What Does a Collaborative Pianist or Accompanist Do?
If you’ve been working with one of our piano teachers in Houston, you might be wondering what the end goal of learning piano is. Will you want to join a band, perform in Carnegie Hall, audition in a concerto competition, or simply play for fun? Here’s one outlet to consider - collaborative piano.
The piano can be a lonely instrument, but when you play with singers and other instruments, music has much more meaning. Keep reading to learn more about the art of accompanying, and get in touch for piano lessons, voice lessons, violin lessons, and other classes.
What Does a Collaborative Pianist Do?
A collaborative pianist practices or performs with a singer, instrumentalist, or ensemble rather than performing a solo. The word “accompanist” can have a slightly different implication, since accompanists support a group or soloist, and do not carry equal weight the way a pianist in a chamber ensemble would.
A collaborative pianist will need to practice the music on his or her own, rehearse with the soloist or ensemble, and perform the music at a professional level. As an accompanist or collaborative pianist, you may perform with singers, choirs, as a member of a wind band (in contemporary literature), with instrumentalists, or even alongside another pianist who is auditioning a concerto and needs someone to play the orchestral transcription.
A Collaborative Pianist Sightreads Well
Sight reading is especially important for accompanists, since you may sometimes need to rehearse music with a singer or instrumentalist for the first time in a lesson. Pianists who work with singers often need to sight read in a first rehearsal, since the expectation is that vocal music isn’t that hard to play. If you are handed a score for Samuel Barber’s violin concerto and expected to sight read it, on the other hand, you should feel welcome to laugh at the professor or violinist.
Sight reading is also very common for accompanists who work with a choir or vocal ensemble. You probably rehearse with the group once per week, and you may be expected to sight read along with the choir or play the SATB parts from the score.
Collaborative Pianists Contribute To Musical Interpretation
A voice teacher or singer may call upon a collaborative pianist to offer musical ideas in a rehearsal. To prepare for this, study the score and listen to recordings prior to the first rehearsal if possible. Better yet, write notes in your music with a pencil.
Instrumentalists and vocalists usually enjoy “collaborating” with the pianist, rather than simply barking order regarding voicing and dynamics.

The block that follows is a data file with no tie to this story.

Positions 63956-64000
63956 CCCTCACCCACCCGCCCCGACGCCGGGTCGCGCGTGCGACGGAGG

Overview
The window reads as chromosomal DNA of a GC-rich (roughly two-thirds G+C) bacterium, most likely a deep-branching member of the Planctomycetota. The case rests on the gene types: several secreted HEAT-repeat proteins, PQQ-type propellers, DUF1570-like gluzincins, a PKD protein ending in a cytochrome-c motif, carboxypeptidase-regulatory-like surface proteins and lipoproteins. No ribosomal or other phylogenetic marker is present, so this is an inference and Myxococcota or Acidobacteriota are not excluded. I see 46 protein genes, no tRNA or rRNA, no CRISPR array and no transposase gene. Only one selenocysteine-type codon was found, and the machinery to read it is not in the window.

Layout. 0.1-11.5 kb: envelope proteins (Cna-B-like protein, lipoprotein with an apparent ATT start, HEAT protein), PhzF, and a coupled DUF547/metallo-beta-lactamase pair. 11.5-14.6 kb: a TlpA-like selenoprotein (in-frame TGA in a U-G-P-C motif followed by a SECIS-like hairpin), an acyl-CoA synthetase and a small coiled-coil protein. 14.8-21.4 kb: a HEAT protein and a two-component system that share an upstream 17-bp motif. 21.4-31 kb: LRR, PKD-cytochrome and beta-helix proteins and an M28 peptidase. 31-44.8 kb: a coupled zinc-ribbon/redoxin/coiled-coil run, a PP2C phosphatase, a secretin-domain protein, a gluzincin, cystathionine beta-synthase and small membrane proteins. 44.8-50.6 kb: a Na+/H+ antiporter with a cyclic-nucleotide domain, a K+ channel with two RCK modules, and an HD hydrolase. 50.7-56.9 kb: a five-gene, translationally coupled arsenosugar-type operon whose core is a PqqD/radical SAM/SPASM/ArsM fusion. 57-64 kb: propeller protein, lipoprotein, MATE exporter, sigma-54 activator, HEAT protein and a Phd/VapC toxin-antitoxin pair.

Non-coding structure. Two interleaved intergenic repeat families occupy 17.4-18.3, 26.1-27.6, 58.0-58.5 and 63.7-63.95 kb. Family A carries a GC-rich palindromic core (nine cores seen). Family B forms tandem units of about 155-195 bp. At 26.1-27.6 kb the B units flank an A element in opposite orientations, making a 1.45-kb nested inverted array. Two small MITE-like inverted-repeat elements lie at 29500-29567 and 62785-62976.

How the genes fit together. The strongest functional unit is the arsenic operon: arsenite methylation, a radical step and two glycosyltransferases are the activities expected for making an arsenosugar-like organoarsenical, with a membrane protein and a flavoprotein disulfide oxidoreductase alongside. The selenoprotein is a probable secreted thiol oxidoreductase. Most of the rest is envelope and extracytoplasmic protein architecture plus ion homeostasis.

Collaborative Pianists Support Soloists or Ensembles
Don’t steal the spotlight when you collaborate with other musicians - you are there to help create a complete musical experience. This manifests itself in two primary ways:
- Your sense of time needs to be perfect. You need to be as reliable and on-the-beat as Ringo Starr on the drums, and you should not take any liberties with rubato, ritardando, or anything else if you haven’t planned it with the soloist or ensemble. Even if you are sight reading and need to “ghost” notes to keep time, the beat is king.
- Never play louder than the soloist or ensemble. If the audience notices the accompanist (in any passage other than an interlude or introduction), you are probably playing too loud! Don’t gesture in a ridiculous way, sway to the music, or play loudly and aggressively. Make sure everything you do helps the soloist look better.
Collaborative Pianists and Accompanists Often Specialize in a Particular Repertoire
Many collaborative pianists are able to play numerous gigs because they already know the popular music in a given repertoire. If you live in a college town, for instance, and you perform Mozart’s Clarinet Concerto, K. 622 for b flat clarinet, you will almost certainly be asked to play it for a number of other clarinet players during the next audition season. You will be able to handle this workload because you already know the music.
The same applies to collaborative pianists who specialize in vocal music. After a few years of working, you’ll already know all of the Schubert Lieder, opera arias, Broadway audition songs, and more.
Is It Harder To Accompany Singers or Instrumentalists?
Vocal literature is by far the easiest music for collaborative pianists to learn. Firstly, it was usually written for the piano (rather than it being a transcription), and it’s always written in a way that doesn’t overpower the vocalist. Whether you work with musical theater performers or opera singers, you should be able to learn vocal literature fairly quickly.
After vocal music, string and woodwind music written during the classical era can be simple enough to learn. Mozart isn’t easy, but it’s scalar and easy to digest. Clarinet, cello, violin, flute, and other instrumentalists will often audition with classical music that isn’t too hard to learn.
Watch out for brass music though - much of the popular literature for brass players was written in the 20th and 21st centuries, and the piano music is absolutely brutal. One of the most notorious pieces of collaborative piano music is the Vaughan Williams Tuba Concerto, and the orchestral reduction is nearly impossible to play on the piano. Unfortunately, this is the most popular piece of solo tuba literature.
Contact Cixi Music Studio For Music Lessons
Whether you’re an aspiring collaborative pianist or an instrumentalist, contact Cixi Music Studio for music lessons in Houston. You can take classes or enroll in private lessons in Houston, , and Katy,, and our teachers enjoy working with all ages and skill levels.